Maria Montessori noticed that children seem to have stages in their development where they are intensely interested in a repetitious activity/behavior and that is a sign that they are in a “sensitive period” to be developing in some way. In this case, my son is in a developmental period where his brain is thirsty for chances to practice emptying and refilling containers.  I’m not sure if it is the coordination it takes to get the items in the container, but something about the activity is extremely satisfying for him, and that means he is meeting an internal developmental need.  The focus he has and the enjoyment on his face, while putting in cue tip after cue tip, shows me that he is in a sensitive period for this type of activity.

How you can help your child in Sensitive Periods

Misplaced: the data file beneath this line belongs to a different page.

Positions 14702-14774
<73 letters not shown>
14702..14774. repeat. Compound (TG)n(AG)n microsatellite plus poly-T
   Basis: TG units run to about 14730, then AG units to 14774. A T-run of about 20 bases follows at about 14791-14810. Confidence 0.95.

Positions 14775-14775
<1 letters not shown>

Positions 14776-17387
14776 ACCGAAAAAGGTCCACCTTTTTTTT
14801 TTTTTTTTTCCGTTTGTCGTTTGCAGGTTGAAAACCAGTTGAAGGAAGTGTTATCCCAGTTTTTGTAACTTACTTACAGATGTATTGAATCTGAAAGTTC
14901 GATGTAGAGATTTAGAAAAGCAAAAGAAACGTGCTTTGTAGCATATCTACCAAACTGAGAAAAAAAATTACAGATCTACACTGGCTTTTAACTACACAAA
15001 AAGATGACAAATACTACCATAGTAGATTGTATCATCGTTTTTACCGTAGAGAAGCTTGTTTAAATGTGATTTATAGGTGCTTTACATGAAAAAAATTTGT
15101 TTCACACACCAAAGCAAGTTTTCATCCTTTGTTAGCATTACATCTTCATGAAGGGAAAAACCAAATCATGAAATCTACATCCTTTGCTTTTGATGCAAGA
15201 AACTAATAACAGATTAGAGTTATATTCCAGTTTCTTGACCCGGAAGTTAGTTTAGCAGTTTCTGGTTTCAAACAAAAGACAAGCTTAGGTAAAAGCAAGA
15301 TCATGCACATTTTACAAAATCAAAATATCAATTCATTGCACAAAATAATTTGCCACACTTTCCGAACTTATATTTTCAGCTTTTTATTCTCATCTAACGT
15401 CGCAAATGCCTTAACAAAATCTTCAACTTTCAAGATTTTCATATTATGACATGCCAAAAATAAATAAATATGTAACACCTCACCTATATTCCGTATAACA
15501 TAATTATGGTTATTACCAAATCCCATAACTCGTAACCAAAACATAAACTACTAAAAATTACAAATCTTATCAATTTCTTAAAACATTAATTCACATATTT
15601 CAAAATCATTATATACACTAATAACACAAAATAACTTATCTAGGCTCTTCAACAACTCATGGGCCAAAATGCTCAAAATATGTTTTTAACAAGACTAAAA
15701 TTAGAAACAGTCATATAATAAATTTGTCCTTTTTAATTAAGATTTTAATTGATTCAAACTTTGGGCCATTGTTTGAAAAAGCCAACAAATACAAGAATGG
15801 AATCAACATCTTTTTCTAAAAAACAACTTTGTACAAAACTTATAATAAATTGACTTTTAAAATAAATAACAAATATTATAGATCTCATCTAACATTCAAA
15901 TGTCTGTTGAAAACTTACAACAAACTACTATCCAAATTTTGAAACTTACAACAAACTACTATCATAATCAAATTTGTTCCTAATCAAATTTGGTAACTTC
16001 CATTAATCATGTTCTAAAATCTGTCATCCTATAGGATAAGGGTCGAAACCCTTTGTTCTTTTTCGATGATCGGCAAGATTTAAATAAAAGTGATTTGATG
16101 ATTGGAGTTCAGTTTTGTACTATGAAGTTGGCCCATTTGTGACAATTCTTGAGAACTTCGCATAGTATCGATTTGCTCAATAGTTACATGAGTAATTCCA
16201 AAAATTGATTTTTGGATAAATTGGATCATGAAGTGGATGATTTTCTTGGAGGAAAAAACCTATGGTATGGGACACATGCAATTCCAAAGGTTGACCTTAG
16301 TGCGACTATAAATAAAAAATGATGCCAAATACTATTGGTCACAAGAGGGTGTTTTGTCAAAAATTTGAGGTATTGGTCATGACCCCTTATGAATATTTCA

So, I am striving to find as many opportunities as possible to give him items to practice with.  He can do this with the cue tips, the makeup in my morning make-up bag, the blocks in an yogurt tub, etc.  When he has met the internal developmental need to master this task, he won’t be interested anymore.  So, I don’t have to focus on this activity forever.  But, if I can be mindful and attentive enough to my child, I can catch these sensitive periods and try my best to encourage them.

And you can too!

Learn more about Age of Montessori’s Teacher Training Program here.




Author: FLORA

I am a post-career SAHM (Stay-at-home mom), living in Bozeman Montana. I share stories and ideas from parenting with a Montessori and Positive Discipline inspired perspective. Also, I LOVE DIY projects and finding great ways to use thrift store or hand-made toys for my little ones.
Learn more about why I say I'm "Just" a stay-at-home mom.